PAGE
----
His bottom line: “The day of national reckoning has arrived. We will not have a conventional business recovery now, but rather a long hangover of debt liquidation and downsizing … it’s a pity that the modern Republican party offers the American people an irrelevant platform of recycled Keynesianism when the old approach — balanced budgets, sound money and financial discipline — is needed more than ever.”

Wrong: There are far bigger things to “pity.”

First, that most Americans, 300 million, are helpless, will do nothing, sit in the bleachers passively watching this deadly partisan game like it’s just another TV reality show.

Second, that, unfortunately, politicians are so deep-in-the-pockets of the Wall Street conspiracy that controls Washington they are helpless and blind.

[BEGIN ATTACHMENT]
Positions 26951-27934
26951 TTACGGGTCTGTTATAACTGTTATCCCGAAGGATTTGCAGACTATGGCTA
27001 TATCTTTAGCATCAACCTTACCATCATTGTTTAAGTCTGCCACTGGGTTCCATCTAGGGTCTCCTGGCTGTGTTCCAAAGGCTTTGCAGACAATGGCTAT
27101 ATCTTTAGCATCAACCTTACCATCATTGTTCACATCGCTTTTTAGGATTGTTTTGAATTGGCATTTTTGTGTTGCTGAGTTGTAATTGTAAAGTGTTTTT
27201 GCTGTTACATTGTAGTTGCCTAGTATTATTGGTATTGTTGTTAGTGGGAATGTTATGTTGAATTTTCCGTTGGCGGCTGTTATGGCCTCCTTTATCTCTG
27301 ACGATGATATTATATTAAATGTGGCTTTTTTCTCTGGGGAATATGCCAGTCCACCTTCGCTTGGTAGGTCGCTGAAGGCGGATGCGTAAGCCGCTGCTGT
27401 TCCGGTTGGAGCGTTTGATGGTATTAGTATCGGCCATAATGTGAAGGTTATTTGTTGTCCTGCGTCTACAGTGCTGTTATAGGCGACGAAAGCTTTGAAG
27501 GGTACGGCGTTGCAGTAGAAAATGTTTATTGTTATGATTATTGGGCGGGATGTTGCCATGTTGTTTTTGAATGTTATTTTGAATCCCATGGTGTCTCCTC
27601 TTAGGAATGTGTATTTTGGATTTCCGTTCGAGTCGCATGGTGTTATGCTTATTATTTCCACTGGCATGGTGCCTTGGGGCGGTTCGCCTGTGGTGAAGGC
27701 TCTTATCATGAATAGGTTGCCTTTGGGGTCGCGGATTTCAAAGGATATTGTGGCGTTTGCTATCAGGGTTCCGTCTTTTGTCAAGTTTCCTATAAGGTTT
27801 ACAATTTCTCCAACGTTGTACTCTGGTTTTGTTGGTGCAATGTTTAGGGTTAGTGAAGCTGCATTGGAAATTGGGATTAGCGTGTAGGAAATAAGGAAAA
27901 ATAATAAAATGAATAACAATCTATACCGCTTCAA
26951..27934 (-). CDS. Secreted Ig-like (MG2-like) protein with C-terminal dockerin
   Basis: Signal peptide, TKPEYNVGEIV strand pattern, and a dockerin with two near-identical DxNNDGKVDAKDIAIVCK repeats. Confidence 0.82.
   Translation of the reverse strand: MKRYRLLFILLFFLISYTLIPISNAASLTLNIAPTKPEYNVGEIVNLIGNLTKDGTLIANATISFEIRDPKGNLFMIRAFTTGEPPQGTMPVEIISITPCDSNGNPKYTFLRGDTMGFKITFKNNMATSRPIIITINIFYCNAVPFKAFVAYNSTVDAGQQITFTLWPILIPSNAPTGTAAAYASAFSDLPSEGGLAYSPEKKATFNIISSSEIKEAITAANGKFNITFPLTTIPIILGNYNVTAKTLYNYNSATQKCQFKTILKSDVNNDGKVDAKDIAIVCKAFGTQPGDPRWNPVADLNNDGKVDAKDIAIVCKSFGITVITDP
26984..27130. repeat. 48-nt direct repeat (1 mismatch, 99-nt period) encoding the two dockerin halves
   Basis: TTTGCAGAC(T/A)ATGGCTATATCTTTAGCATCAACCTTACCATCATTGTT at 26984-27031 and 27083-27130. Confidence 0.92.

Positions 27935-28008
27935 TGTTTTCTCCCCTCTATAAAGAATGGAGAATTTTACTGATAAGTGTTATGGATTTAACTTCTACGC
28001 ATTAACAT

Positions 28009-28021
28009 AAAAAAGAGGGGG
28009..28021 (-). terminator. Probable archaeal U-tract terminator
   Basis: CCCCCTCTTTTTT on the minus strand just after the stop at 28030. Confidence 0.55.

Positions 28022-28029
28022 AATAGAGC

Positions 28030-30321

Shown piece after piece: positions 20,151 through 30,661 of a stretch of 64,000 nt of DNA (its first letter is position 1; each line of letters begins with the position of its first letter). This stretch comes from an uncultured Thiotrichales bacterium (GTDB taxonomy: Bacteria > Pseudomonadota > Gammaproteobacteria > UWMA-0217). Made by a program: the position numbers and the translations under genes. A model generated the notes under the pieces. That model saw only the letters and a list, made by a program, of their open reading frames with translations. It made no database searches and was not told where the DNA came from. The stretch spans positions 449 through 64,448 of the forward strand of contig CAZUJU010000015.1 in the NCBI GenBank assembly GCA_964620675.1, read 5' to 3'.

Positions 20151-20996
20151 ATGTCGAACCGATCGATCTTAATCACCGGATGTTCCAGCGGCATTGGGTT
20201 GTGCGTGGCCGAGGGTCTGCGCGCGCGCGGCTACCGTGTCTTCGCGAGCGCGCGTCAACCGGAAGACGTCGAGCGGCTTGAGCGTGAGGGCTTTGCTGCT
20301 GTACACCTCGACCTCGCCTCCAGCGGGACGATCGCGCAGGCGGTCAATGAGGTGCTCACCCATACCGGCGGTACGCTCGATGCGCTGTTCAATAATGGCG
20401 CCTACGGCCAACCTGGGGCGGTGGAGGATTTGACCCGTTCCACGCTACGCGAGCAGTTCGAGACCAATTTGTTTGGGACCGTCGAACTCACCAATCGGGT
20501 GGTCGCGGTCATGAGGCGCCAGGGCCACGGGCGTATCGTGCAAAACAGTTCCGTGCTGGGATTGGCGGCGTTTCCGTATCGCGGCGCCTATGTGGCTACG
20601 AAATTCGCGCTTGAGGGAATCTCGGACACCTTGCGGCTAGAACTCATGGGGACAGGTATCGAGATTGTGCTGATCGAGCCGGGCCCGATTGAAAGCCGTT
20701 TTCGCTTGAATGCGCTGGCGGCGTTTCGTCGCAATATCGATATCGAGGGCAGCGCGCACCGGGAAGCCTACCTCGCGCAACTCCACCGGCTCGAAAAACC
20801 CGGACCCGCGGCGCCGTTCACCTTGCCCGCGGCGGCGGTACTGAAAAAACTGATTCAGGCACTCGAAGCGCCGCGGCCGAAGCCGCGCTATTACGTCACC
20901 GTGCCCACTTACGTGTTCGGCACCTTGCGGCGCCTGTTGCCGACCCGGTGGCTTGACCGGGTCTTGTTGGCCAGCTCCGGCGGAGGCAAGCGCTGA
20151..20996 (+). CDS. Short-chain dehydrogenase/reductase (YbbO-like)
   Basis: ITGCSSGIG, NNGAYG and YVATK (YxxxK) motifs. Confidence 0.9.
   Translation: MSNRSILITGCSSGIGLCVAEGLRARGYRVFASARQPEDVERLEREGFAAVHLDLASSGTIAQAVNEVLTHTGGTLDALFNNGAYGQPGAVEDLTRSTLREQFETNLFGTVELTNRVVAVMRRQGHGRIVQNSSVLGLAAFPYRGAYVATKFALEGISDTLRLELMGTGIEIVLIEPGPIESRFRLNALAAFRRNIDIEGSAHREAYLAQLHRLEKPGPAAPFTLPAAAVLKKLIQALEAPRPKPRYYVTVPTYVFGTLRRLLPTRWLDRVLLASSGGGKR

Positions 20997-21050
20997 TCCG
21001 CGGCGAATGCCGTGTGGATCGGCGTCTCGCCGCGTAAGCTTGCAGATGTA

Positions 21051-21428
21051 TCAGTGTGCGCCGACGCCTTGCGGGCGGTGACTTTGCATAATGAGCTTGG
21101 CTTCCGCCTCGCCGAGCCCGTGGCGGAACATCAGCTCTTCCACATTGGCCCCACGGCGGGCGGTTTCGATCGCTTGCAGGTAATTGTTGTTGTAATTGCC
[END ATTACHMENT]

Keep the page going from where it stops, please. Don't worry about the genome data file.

And third, there’s a depressing sense that Stockman will be dismissed as a traitor, his message lost in the 24/7 news cycle … until the final apocalyptic event, an unpredictable black swan triggers another, bigger global meltdown, followed by a long Great Depression II and a historic class war.

So be prepared, it will hit soon, when you least expect.

This is an excellent article which speaks loads of truth, but no solutions. For solutions support the Unite America Party Platform, published by The Huffington Post at as well as Nation Of Change at and OpEd News at

How Many People Can Live On Planet Earth?

This is an incredible informative documentary! It will alter the way you see the world!